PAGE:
eCommerce means any business transaction facilitated by the internet that involves the buying and selling of goods and services, and the transfer of money using the internet. We normally tend to associate ‘eCommerce’ with shopping for physical goods online which is primarily B2C (or Business-to-Consumer) in nature. Some of the other models are B2B, C2C, and C2B which we’ll look at later in the blog. Auction sites, coupons & online ticketing sites are some examples of eCommerce that isn’t traditional.
Some websites might showcase a retailer’s catalog, but if they aren’t hosted on a shopping cart or don’t have a payment integration on their site, they don’t have anything to sell and therefore, don’t contribute to eCommerce.
How many eCommerce companies are there?
In our research, we found that there are about 2 million eCommerce companies in the world (excluding China). North America (USA & Canada) accounts for nearly 1.3 million of those and within that, B2C eCommerce companies that sell physical goods form the biggest share of the pie (22% or 286,000).
How big is eCommerce?
eCommerce has been rapidly growing over the last decade and is projected to hit approximately $4 trillion in sales next year.
In terms of eCommerce sales growth, APAC is leading (thanks to China in particular, which clocked over $1.5 trillion USD in eCommerce sales in 2018) followed by LATAM, MEA, North America and Western Europe in that order; and this trend is expected to continue in 2019.
What are the different types of eCommerce businesses?
We can classify eCommerce businesses based on the transaction type or the nature of goods sold.
a) Based on transaction type
Business to Business (B2B):
In the B2B model, businesses sell to other businesses. Large corporations sell anything from agri-commodities to metal ingots to finished industrial products on B2B trade portals. Such portals could be theirs or industry-specific trading platforms. It is also common for B2C businesses to have a wholesale section where they sell to other businesses, often for a bulk-purchase discount. Typical examples include China’s Alibaba, India’s Udaan, America’s Costco, etc.
Business to Consumer (B2C):
B2C is the most commonly known business model (almost synonymously to eCommerce, in general) where merchants sell to consumers. A familiar example of the B2C model would be a shopper buying clothes or groceries from a retail store. Popular examples would be D2C brands like Glossier, Warby Parker and Dirty Lemon.
Consumer to Consumer (C2C):
C2C model enables individuals to sell privately to each other. Consumers who previously bought something can resell it to another consumer through C2C platforms such as eBay, OLX, and Taobao.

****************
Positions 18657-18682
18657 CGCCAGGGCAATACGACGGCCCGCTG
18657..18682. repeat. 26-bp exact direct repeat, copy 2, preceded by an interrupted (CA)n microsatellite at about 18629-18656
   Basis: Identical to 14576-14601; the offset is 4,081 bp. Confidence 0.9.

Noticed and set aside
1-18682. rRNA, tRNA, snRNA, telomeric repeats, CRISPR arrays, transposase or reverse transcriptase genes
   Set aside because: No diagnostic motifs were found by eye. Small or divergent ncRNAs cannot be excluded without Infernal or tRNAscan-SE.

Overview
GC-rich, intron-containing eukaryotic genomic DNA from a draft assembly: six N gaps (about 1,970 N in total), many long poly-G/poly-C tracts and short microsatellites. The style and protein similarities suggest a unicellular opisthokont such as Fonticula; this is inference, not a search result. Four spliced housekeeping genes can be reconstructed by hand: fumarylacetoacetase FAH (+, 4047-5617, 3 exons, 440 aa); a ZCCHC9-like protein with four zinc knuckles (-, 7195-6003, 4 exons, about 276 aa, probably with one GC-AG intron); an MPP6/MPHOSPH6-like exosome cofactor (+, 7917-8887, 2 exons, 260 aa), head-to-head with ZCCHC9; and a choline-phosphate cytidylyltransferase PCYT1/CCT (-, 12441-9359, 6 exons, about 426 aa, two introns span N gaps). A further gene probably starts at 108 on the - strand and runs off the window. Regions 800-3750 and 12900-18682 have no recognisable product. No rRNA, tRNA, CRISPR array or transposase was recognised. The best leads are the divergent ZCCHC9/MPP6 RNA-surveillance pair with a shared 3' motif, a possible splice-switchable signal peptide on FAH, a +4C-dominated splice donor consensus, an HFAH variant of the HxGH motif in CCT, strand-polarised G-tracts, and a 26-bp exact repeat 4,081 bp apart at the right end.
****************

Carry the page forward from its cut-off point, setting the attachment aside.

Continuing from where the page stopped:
b) Based on the nature of products sold
These include online stores selling physical products such as clothing, homeware, and electronics, just to name a few. Stores that sell physical goods showcase the items online and allow shoppers to add the items they like into their virtual shopping carts. Once the transaction is complete, the store typically ships the orders to the shopper. Examples include Casper, Bonobos, Everlane, etc.
Digital goods or ‘e-goods’ typically include e-books, audio, and video products. Examples include Shutterstock (a site that sells stock photos), and Udemy.
Services are also bought and sold online. A few popular examples include travel ticketing OTAs such as Expedia and Skyscanner, on-demand food delivery services such as Postmates and Grubhub, and freelancing marketplaces such as Fiverr and Upwork.
Where does eCommerce happen?
i) Online storefronts: The most common way of conducting eCommerce is through online storefronts. Shopify, Magento, WooCommerce, just to name a few are popular examples. Based on our analysis of the top 1 million websites, we found that the top eCommerce storefronts are WooCommerce, Shopify, Magento, and BigCommerce.
ii) Marketplaces: Just over 2 years ago, there were fewer than 500 marketplaces globally. Today, our guesstimates are around 3,000. Amazon continues to be the most popular marketplace. As of 2018, there were more than 5 million third-party sellers on its site. Companies like Mirakl are enabling B2C retailers to launch their own marketplaces. Some of the other top online marketplaces on the web are eBay, Etsy, and Alibaba.
iii) Social Media: Merchants primarily use Facebook, Instagram, and Pinterest as customer acquisition channels. PipeCandy’s own data shows that eCommerce shoppers coming from social posts to the website, often convert at over 20% rate. A typical eCommerce website converts 5%-10% of its visitors to customers. Instagram and other social networks covert 3x-5x better!
Best practices for running eCommerce businesses
Yes, eCommerce is exciting but, it’d also bode well for nascent brands to be aware of the potential pitfalls in eCommerce. Here is a collection of articles about best practices you could follow to tackle the common challenges involved in building an eCommerce company.
At PipeCandy, know eCommerce and data like nobody else. Our Machine Learning algorithms feed our purpose-built proprietary database to provide you with eCommerce & Direct to consumer insights you won’t find anywhere else. Take a peek at our eCommerce app and let us know what you’re looking for.